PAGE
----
Strategies that work
Of course, theories and strategies are fine, but real-world improvement in productivity is the goal. Migliozzi recalls one such situation: "In one industrial situation, the company chose to have [occ-med] clinic hours, so the walk-ins are visiting six to seven hours a day," she notes. "But they set aside one hour at the beginning and end of the day for the staff, to allow time for planning or program implementation, like wellness programming. Interruption of the work flow makes it harder to get things done; it’s important to look at the different functions, and create the best balance for the many roles an occupational health nurse plays."
"We led the total redesign of a health and safety program that resulted in a significant reduction in injuries and illness, waste and emissions, and significantly reduced costs," Leemann recalls. "This process stretched out over an 18-month period, with full implementation taking another 18 months. The issue was really redefining workflow processes and roles and accountabilities of each staffer. Using systems thinking can have a remarkable impact on improving performance and reducing costs."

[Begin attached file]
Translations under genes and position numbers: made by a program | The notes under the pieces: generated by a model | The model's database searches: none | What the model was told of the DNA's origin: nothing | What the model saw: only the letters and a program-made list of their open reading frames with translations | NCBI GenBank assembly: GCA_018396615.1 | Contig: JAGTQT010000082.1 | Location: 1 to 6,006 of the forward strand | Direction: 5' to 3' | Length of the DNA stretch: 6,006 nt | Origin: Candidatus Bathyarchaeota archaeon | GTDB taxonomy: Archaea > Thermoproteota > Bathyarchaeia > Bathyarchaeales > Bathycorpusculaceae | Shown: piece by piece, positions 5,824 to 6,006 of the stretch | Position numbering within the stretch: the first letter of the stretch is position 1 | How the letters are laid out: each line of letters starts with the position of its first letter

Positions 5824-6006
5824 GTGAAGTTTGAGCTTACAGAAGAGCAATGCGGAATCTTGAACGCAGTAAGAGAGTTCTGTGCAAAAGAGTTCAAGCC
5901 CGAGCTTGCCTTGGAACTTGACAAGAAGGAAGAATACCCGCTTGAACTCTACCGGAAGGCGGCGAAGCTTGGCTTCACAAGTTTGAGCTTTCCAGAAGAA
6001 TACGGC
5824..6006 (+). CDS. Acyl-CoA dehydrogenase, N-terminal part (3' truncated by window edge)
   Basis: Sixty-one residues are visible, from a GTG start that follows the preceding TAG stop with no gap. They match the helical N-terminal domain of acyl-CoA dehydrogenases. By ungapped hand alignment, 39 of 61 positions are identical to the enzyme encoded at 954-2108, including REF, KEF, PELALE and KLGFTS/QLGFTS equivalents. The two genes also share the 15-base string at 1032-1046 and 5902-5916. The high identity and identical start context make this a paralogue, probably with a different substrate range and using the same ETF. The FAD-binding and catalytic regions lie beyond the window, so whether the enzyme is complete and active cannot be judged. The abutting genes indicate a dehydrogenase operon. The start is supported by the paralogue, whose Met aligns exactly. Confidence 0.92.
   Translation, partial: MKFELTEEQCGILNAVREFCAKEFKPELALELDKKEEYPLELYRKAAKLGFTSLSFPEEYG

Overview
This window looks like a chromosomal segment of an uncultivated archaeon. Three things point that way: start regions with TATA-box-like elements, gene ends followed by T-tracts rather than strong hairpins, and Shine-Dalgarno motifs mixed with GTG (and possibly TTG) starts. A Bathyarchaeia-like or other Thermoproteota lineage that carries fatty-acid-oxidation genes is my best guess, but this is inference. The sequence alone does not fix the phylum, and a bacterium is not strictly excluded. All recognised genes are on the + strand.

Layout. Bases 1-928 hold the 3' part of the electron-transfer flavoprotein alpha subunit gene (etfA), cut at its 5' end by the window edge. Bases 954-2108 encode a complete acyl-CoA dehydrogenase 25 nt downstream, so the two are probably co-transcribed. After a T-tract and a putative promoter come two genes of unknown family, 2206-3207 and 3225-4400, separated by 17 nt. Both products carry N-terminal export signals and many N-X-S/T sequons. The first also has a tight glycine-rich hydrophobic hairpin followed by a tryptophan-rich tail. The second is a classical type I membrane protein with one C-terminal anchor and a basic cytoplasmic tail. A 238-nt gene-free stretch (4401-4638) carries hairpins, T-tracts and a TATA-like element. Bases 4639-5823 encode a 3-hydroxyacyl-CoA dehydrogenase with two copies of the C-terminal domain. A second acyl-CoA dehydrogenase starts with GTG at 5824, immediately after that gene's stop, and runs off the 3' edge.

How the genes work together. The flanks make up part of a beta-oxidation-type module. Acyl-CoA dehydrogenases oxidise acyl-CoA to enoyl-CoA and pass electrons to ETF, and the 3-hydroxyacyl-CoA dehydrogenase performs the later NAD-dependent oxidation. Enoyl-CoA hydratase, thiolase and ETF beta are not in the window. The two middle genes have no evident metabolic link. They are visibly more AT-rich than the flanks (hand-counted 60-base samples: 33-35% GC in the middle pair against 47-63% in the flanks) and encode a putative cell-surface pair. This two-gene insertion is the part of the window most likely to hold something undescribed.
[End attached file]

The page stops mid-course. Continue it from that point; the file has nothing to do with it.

The systems thinking approach he brings to the table, Leeman explains, "looks at not only what you are doing, but also at what the system is doing to you."
For more information, contact:
Nan Migliozzi, RN, MSN, COHN-S, Chief of the Injury Prevention Section, Ohio Department of Health, Columbus, OH. Telephone: (614) 644-8048.
Polly Gerber Zimmermann, RN, MS, MBA, CEN, 4200 N. Francisco Ave., Chicago, IL 60618. Telephone: (773) 539-1048. E-mail: firstname.lastname@example.org.
James E. Leemann, PhD, Center for Environmental Innovation, Pulse Project Director, 23068 N. 77th Way, Scottsdale, AZ 85255-4125. Telephone: (480) 513-0298. Fax: (480) 513-0299. E-mail: email@example.com.